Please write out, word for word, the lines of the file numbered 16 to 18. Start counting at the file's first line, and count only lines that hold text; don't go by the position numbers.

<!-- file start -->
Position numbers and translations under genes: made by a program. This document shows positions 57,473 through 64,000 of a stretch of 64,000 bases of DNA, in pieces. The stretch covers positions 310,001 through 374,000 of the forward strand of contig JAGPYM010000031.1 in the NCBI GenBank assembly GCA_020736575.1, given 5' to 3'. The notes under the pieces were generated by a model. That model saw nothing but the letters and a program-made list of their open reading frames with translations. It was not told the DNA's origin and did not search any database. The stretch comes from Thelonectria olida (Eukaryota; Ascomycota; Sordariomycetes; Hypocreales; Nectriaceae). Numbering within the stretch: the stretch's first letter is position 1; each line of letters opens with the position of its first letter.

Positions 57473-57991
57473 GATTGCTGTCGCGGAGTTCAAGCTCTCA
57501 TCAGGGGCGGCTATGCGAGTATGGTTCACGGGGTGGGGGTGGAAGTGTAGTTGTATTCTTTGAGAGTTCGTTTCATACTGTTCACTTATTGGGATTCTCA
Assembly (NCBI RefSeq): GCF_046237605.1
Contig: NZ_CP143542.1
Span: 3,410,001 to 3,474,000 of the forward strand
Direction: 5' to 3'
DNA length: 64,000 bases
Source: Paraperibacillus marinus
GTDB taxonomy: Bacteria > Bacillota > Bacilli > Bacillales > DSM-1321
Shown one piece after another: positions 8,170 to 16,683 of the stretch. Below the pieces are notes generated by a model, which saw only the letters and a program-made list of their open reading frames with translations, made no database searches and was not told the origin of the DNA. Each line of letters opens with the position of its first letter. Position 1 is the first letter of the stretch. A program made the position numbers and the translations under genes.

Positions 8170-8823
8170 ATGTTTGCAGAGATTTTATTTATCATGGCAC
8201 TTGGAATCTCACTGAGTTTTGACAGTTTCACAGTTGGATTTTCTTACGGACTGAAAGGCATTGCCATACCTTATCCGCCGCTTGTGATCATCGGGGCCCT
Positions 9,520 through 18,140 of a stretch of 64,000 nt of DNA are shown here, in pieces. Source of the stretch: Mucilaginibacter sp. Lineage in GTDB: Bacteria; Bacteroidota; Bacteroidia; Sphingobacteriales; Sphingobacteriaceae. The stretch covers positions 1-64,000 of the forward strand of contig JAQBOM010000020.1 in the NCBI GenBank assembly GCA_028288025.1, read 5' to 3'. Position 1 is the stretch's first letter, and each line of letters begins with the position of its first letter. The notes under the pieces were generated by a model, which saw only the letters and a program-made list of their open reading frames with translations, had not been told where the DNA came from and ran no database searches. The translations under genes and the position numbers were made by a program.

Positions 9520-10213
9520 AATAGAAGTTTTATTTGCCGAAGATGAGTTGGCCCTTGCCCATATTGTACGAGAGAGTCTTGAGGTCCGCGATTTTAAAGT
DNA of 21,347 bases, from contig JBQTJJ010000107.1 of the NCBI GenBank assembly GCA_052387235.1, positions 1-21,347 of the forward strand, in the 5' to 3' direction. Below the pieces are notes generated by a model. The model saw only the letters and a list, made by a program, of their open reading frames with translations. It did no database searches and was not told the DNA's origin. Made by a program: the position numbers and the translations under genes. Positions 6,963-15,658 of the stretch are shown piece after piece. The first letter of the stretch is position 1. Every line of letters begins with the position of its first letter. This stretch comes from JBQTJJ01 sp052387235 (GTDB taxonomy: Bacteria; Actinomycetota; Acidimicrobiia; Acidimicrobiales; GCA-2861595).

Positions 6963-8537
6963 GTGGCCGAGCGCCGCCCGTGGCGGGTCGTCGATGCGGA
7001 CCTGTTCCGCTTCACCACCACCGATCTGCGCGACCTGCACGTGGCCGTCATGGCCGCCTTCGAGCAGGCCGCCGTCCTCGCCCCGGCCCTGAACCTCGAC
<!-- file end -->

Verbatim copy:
Positions 9,520 through 18,140 of a stretch of 64,000 nt of DNA are shown here, in pieces. Source of the stretch: Mucilaginibacter sp. Lineage in GTDB: Bacteria; Bacteroidota; Bacteroidia; Sphingobacteriales; Sphingobacteriaceae. The stretch covers positions 1-64,000 of the forward strand of contig JAQBOM010000020.1 in the NCBI GenBank assembly GCA_028288025.1, read 5' to 3'. Position 1 is the stretch's first letter, and each line of letters begins with the position of its first letter. The notes under the pieces were generated by a model, which saw only the letters and a program-made list of their open reading frames with translations, had not been told where the DNA came from and ran no database searches. The translations under genes and the position numbers were made by a program.

Positions 9520-10213
9520 AATAGAAGTTTTATTTGCCGAAGATGAGTTGGCCCTTGCCCATATTGTACGAGAGAGTCTTGAGGTCCGCGATTTTAAAGT